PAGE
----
Failed change is more common than successful change in people and in organizations. According to the Katzenbach Center, only about half (50%) of significant change initiatives “accomplish and sustain their goals.” Wow—only half! A 2013 IBM study concluded that only 20%—1 out of 5—change projects are “highly successful.” Change is hard to initiate and even harder to finish. Why? Change myths are part of the reason.
Myth #1: People and organizations change when they need to. Really? Why are so many people overweight? I need to lose about five pounds. But I haven’t made the changes necessary to lose it. Some people need to stop piling up debt—but they don’t. Organizations have a lot of changes they need to make. But for whatever reason, they don’t get around to it, or when they try, it fizzles out. It takes a lot more than need to drive successful change.
Myth #2: People and organizations change when they want to. Not only do I need to lose those five pounds, I want to. Enough said.
Myth #3: Fear is an effective means of promoting change. “If you don’t…you’ll be fired.” What a waste of time. Any change that arises from fear will be short-lived and marginal. It is a sign that bosses and bullies are in charge, not authentic leaders.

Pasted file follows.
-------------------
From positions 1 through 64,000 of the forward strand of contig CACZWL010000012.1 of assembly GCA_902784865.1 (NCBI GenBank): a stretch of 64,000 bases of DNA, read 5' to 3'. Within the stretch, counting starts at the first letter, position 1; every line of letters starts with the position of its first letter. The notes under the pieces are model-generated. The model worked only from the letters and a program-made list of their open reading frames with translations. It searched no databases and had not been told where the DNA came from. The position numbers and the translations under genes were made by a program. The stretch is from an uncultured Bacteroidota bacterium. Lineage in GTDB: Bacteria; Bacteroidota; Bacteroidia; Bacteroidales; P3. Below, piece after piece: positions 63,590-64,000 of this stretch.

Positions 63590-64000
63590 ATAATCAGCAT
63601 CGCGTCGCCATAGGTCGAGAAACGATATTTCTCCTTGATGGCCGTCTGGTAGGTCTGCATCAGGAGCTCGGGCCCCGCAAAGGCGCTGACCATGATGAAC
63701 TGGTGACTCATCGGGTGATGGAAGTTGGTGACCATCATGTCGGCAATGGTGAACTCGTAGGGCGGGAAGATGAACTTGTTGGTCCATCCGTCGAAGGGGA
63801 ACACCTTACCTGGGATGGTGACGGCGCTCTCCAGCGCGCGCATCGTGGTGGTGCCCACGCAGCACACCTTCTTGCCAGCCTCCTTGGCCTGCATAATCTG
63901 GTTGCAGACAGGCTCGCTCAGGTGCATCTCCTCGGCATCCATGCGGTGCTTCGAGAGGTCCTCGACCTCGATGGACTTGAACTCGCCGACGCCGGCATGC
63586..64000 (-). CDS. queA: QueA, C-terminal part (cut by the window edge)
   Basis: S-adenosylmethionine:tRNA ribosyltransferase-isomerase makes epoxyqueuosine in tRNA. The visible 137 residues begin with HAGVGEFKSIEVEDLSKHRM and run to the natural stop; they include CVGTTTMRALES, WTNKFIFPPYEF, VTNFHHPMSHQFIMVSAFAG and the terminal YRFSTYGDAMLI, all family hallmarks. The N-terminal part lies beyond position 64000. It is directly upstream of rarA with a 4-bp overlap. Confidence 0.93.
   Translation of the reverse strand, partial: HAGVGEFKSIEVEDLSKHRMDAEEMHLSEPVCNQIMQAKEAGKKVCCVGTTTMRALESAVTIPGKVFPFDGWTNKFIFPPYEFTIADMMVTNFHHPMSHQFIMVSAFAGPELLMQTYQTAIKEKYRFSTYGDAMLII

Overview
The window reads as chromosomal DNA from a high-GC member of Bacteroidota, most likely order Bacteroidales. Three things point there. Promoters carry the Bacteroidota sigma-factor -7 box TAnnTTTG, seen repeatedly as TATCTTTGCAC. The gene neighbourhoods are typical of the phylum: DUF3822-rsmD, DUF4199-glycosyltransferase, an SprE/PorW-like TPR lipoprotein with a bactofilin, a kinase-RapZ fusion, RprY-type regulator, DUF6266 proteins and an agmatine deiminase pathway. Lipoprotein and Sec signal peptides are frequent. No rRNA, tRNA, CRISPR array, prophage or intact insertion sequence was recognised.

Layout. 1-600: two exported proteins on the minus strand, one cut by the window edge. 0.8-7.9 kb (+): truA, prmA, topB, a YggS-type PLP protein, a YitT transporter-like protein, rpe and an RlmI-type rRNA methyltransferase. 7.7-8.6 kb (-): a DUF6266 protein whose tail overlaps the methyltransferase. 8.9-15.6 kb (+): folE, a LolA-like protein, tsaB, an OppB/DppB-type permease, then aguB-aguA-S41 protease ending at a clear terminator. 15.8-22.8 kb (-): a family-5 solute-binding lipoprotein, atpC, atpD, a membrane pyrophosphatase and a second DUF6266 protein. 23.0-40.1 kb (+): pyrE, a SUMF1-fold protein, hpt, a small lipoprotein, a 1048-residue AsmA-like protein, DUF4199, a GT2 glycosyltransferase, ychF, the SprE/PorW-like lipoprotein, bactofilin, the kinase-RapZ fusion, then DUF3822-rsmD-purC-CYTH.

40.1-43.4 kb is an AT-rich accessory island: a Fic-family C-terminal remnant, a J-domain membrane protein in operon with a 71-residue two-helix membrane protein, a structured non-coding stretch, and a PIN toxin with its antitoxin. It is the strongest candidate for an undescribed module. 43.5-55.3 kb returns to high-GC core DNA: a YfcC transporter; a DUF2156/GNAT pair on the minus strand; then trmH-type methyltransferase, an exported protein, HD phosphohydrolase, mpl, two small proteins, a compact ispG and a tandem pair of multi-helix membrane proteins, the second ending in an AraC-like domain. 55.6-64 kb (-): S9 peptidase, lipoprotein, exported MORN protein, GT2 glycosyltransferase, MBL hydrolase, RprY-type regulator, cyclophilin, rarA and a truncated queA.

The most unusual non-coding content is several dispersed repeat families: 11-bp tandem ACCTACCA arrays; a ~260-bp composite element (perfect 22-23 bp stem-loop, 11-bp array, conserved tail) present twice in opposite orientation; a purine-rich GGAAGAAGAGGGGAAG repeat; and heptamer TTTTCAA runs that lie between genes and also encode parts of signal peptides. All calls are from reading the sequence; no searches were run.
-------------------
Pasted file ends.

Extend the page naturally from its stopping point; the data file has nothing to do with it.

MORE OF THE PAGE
Myth #4: A PowerPoint presentation that fully explains the reason will successfully drive change. “If they understand, they’ll be eager to change.” Baloney. Somebody else will be giving reasons for not changing. And what about all the right brain artists out there? They hate PowerPoint presentations.
Myth #5: Casting vision over and over will bring change. This is just hubris on the part of the leader—believing that people will do whatever he/she asks them to do. People and organizations do not change because of somebody else’s vision.
So what will initiate and sustain change? It’s complicated, but start with these two things: people and organizations attempt change when they have to, or when they are inspired to. The leader’s job is to inspire change before the “have to change” kicks in. Think about it.
If your organization needs change, put away your charts, graphs, and bullet points. Trying engaging people’s hearts. Try “we” instead of “me.” Try clarity instead of confusion. Try leading instead of telling. Maybe you’ll beat the Katzenbach or IBM odds.
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© Copyright 2015 by Dick wells, The Hard Lessons Company
"The best way to lead people into the future is to connect with them deeply in the present."
Kouzes & Posner
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